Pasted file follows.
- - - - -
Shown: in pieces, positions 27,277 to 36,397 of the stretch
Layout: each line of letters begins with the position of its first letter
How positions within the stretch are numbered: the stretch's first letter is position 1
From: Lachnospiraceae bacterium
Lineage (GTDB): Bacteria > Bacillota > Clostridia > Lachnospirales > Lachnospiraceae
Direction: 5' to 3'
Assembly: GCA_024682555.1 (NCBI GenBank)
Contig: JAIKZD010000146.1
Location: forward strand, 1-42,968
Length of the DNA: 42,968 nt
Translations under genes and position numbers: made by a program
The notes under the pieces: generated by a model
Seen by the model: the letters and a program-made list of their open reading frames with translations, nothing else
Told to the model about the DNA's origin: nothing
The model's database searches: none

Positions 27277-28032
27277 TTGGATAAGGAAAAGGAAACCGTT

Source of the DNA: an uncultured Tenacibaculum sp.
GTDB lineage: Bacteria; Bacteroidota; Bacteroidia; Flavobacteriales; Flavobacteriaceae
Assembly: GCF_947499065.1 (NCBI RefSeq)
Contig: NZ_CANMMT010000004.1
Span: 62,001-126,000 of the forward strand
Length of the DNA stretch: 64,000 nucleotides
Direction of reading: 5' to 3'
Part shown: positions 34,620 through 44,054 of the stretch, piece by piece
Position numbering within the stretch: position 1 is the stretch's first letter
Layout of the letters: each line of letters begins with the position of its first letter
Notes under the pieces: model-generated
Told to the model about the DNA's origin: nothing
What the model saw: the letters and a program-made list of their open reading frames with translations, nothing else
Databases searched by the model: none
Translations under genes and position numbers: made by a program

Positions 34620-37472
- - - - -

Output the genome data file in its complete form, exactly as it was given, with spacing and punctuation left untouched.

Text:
Shown: in pieces, positions 27,277 to 36,397 of the stretch
Layout: each line of letters begins with the position of its first letter
How positions within the stretch are numbered: the stretch's first letter is position 1
From: Lachnospiraceae bacterium
Lineage (GTDB): Bacteria > Bacillota > Clostridia > Lachnospirales > Lachnospiraceae
Direction: 5' to 3'
Assembly: GCA_024682555.1 (NCBI GenBank)
Contig: JAIKZD010000146.1
Location: forward strand, 1-42,968
Length of the DNA: 42,968 nt
Translations under genes and position numbers: made by a program
The notes under the pieces: generated by a model
Seen by the model: the letters and a program-made list of their open reading frames with translations, nothing else
Told to the model about the DNA's origin: nothing
The model's database searches: none

Positions 27277-28032
27277 TTGGATAAGGAAAAGGAAACCGTT

Source of the DNA: an uncultured Tenacibaculum sp.
GTDB lineage: Bacteria; Bacteroidota; Bacteroidia; Flavobacteriales; Flavobacteriaceae
Assembly: GCF_947499065.1 (NCBI RefSeq)
Contig: NZ_CANMMT010000004.1
Span: 62,001-126,000 of the forward strand
Length of the DNA stretch: 64,000 nucleotides
Direction of reading: 5' to 3'
Part shown: positions 34,620 through 44,054 of the stretch, piece by piece
Position numbering within the stretch: position 1 is the stretch's first letter
Layout of the letters: each line of letters begins with the position of its first letter
Notes under the pieces: model-generated
Told to the model about the DNA's origin: nothing
What the model saw: the letters and a program-made list of their open reading frames with translations, nothing else
Databases searched by the model: none
Translations under genes and position numbers: made by a program

Positions 34620-37472